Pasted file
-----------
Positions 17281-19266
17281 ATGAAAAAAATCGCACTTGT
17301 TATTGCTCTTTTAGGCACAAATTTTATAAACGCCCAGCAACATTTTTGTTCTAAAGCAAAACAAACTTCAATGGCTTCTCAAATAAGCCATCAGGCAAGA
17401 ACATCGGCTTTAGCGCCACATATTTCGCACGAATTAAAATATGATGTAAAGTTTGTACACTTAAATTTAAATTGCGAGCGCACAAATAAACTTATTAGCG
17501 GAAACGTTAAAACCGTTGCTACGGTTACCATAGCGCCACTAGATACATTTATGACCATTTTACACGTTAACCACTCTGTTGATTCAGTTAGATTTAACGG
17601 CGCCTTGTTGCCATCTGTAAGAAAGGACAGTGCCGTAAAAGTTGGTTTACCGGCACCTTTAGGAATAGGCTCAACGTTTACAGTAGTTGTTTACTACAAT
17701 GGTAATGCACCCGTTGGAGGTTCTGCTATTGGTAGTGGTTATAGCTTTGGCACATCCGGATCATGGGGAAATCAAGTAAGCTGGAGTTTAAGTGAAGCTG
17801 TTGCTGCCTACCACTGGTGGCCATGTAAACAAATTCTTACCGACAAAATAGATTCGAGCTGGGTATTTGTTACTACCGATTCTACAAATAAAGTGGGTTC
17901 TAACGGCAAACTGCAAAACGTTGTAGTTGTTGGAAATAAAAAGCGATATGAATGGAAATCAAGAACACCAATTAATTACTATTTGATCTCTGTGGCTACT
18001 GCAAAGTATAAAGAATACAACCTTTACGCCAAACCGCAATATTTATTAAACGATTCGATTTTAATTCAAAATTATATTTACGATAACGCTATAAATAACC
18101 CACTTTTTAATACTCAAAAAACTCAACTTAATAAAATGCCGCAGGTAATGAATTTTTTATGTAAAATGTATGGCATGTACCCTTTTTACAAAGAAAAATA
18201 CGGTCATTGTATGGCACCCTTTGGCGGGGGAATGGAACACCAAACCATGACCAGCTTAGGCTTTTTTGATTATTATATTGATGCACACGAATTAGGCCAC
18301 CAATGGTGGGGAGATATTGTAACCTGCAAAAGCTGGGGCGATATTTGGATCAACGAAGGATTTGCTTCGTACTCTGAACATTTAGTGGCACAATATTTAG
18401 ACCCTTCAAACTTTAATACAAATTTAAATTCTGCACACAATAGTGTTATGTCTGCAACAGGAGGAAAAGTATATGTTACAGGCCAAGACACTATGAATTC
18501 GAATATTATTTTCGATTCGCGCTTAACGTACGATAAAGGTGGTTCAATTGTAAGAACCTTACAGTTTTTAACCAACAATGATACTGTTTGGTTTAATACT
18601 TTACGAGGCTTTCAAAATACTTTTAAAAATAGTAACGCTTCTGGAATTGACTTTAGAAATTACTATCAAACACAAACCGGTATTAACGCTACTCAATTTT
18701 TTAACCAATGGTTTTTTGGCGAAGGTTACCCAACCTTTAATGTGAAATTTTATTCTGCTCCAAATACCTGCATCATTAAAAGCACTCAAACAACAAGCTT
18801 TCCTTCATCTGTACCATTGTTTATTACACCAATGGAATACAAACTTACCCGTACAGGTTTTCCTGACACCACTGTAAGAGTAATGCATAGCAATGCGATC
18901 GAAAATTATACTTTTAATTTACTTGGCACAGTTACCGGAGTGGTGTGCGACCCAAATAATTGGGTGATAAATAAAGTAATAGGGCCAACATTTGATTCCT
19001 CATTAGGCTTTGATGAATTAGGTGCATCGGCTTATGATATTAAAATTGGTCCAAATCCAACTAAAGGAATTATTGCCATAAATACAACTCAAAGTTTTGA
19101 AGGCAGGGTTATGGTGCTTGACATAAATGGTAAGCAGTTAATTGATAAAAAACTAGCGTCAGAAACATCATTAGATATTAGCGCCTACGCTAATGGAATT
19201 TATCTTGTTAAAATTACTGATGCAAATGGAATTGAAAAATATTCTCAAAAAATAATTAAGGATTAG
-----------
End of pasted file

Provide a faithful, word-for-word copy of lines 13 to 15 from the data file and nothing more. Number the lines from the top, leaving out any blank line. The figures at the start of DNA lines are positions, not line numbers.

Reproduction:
18301 CAATGGTGGGGAGATATTGTAACCTGCAAAAGCTGGGGCGATATTTGGATCAACGAAGGATTTGCTTCGTACTCTGAACATTTAGTGGCACAATATTTAG
18401 ACCCTTCAAACTTTAATACAAATTTAAATTCTGCACACAATAGTGTTATGTCTGCAACAGGAGGAAAAGTATATGTTACAGGCCAAGACACTATGAATTC
18501 GAATATTATTTTCGATTCGCGCTTAACGTACGATAAAGGTGGTTCAATTGTAAGAACCTTACAGTTTTTAACCAACAATGATACTGTTTGGTTTAATACT